Bluster : Donald Trump's War on Terror. by Peter R. NeumannDefeating terrorism was one of Donald Trump's key campaign promises. But there is no easy way to make sense of Donald Trump's war on terror. Is it all bluster, aimed at mobilising his base, or does it represent a genuine shift from previous administrations?Since Trump took office, American counterterrorism has become more militaristic and less interested in causes and consequences. Relationships with foreign partners have deteriorated and right-wing extremists feel powerful and emboldened. The most significant change of paradigm - the conflation ofterrorism, immigration, and Islam - has not just resulted in costly failures, such as the "Muslim ban," but also undermined the trust of immigrant communities and multiculturalism in the US.In Bluster, Peter Neumann assesses Trump's approach to countering terrorism, and argues that his war on terror looks strong and powerful in the short term, but will cause damage over time. The president has not just failed to provide a strategic framework for defeating terrorism; his entire approachhas made the world less safe and undermined America's greatest "soft power" asset - the very idea of America.
Publication Date: 2020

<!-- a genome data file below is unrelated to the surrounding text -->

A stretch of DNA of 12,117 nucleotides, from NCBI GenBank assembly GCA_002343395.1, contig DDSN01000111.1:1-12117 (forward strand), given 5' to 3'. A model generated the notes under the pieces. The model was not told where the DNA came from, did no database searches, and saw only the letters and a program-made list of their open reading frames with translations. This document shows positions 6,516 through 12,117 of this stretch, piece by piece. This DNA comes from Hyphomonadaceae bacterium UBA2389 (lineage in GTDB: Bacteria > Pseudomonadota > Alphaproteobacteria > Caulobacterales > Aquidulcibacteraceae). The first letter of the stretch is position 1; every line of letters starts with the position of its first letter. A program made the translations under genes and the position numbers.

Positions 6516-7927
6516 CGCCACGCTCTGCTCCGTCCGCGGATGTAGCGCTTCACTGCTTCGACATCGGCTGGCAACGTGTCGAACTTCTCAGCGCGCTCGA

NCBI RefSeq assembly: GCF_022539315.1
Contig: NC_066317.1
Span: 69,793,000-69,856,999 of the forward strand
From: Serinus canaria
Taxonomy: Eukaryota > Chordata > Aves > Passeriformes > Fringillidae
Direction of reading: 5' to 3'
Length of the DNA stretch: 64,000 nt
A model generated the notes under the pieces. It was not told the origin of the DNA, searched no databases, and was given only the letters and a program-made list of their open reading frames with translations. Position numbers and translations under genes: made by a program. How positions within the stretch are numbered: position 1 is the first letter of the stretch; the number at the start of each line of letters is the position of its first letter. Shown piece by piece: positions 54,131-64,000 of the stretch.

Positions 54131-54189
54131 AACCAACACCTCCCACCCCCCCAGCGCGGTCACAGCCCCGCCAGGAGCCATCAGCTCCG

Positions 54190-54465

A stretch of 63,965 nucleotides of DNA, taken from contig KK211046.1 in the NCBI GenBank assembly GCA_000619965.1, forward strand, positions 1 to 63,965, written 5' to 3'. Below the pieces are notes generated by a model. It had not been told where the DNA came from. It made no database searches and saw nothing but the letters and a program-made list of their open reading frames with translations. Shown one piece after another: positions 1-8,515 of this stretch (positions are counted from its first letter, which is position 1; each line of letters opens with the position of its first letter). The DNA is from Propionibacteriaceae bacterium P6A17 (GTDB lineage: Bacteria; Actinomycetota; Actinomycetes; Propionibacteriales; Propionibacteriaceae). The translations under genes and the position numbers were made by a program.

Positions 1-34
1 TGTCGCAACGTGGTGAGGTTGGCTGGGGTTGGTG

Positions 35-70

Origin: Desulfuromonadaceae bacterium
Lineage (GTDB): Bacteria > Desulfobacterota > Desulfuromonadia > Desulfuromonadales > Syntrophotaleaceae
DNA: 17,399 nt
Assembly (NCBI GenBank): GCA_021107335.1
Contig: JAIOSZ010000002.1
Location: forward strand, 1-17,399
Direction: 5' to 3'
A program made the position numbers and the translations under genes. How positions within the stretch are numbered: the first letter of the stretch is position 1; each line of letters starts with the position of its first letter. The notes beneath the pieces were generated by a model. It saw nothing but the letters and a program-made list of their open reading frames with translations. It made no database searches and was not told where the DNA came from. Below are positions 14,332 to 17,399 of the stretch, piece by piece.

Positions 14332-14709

Coercion, Survival, and War by Phil M. HaunIn asymmetric interstate conflicts, great powers have the capability to coerce weak states by threatening their survival--but not vice versa. It is therefore the great power that decides whether to escalate a conflict into a crisis by adopting a coercive strategy. In practice, however, the coercive strategies of the U.S. have frequently failed. In Coercion, Survival and War Phil Haun chronicles 30 asymmetric interstate crises involving the US from 1918 to 2003. The U.S. chose coercive strategies in 23 of these cases, but coercion failed half of the time: most often because the more powerful U.S. made demands that threatened the very survival of the weak state, causing it to resist as long as it had the means to do so. It is an unfortunate paradox Haun notes that, where the U.S. may prefer brute force to coercion, these power asymmetries may well lead it to first attempt coercive strategies that are expected to fail in order to justify the war it desires. He concludes that, when coercion is preferred to brute force there are clear limits as to what can be demanded. In such cases, he suggests, U.S. policymakers can improve the chances of success by matching appropriate threats to demands, by including other great powers in the coercive process, and by reducing a weak state leader's reputational costs by giving him or her face-saving options.